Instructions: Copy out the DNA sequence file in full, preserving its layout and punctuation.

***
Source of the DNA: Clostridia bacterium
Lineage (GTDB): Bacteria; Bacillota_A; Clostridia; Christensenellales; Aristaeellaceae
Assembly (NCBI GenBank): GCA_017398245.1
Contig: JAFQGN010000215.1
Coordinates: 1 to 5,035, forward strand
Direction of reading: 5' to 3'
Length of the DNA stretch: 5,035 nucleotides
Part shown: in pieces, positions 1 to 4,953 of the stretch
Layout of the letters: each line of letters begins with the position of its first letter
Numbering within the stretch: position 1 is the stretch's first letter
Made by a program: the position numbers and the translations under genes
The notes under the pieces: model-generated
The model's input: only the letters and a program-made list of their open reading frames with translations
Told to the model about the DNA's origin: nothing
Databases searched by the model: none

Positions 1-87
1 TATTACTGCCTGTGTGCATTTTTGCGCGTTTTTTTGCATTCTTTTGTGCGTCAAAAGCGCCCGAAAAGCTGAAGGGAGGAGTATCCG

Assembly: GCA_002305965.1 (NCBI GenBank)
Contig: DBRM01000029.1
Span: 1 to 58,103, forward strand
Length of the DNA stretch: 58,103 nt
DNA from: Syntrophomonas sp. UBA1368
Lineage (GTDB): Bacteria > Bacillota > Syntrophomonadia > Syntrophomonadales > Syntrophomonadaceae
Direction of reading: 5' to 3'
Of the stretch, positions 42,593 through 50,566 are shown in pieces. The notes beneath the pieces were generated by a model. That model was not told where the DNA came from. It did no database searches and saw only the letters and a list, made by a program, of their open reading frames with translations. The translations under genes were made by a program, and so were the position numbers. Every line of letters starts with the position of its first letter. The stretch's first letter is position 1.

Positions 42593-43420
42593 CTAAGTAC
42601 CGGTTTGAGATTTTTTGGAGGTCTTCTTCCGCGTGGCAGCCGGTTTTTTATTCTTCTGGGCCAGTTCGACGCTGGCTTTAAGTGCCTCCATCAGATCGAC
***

Source of the DNA: Clostridia bacterium
Lineage (GTDB): Bacteria; Bacillota_A; Clostridia; Christensenellales; Aristaeellaceae
Assembly (NCBI GenBank): GCA_017398245.1
Contig: JAFQGN010000215.1
Coordinates: 1 to 5,035, forward strand
Direction of reading: 5' to 3'
Length of the DNA stretch: 5,035 nucleotides
Part shown: in pieces, positions 1 to 4,953 of the stretch
Layout of the letters: each line of letters begins with the position of its first letter
Numbering within the stretch: position 1 is the stretch's first letter
Made by a program: the position numbers and the translations under genes
The notes under the pieces: model-generated
The model's input: only the letters and a program-made list of their open reading frames with translations
Told to the model about the DNA's origin: nothing
Databases searched by the model: none

Positions 1-87
1 TATTACTGCCTGTGTGCATTTTTGCGCGTTTTTTTGCATTCTTTTGTGCGTCAAAAGCGCCCGAAAAGCTGAAGGGAGGAGTATCCG

Assembly: GCA_002305965.1 (NCBI GenBank)
Contig: DBRM01000029.1
Span: 1 to 58,103, forward strand
Length of the DNA stretch: 58,103 nt
DNA from: Syntrophomonas sp. UBA1368
Lineage (GTDB): Bacteria > Bacillota > Syntrophomonadia > Syntrophomonadales > Syntrophomonadaceae
Direction of reading: 5' to 3'
Of the stretch, positions 42,593 through 50,566 are shown in pieces. The notes beneath the pieces were generated by a model. That model was not told where the DNA came from. It did no database searches and saw only the letters and a list, made by a program, of their open reading frames with translations. The translations under genes were made by a program, and so were the position numbers. Every line of letters starts with the position of its first letter. The stretch's first letter is position 1.

Positions 42593-43420
42593 CTAAGTAC
42601 CGGTTTGAGATTTTTTGGAGGTCTTCTTCCGCGTGGCAGCCGGTTTTTTATTCTTCTGGGCCAGTTCGACGCTGGCTTTAAGTGCCTCCATCAGATCGAC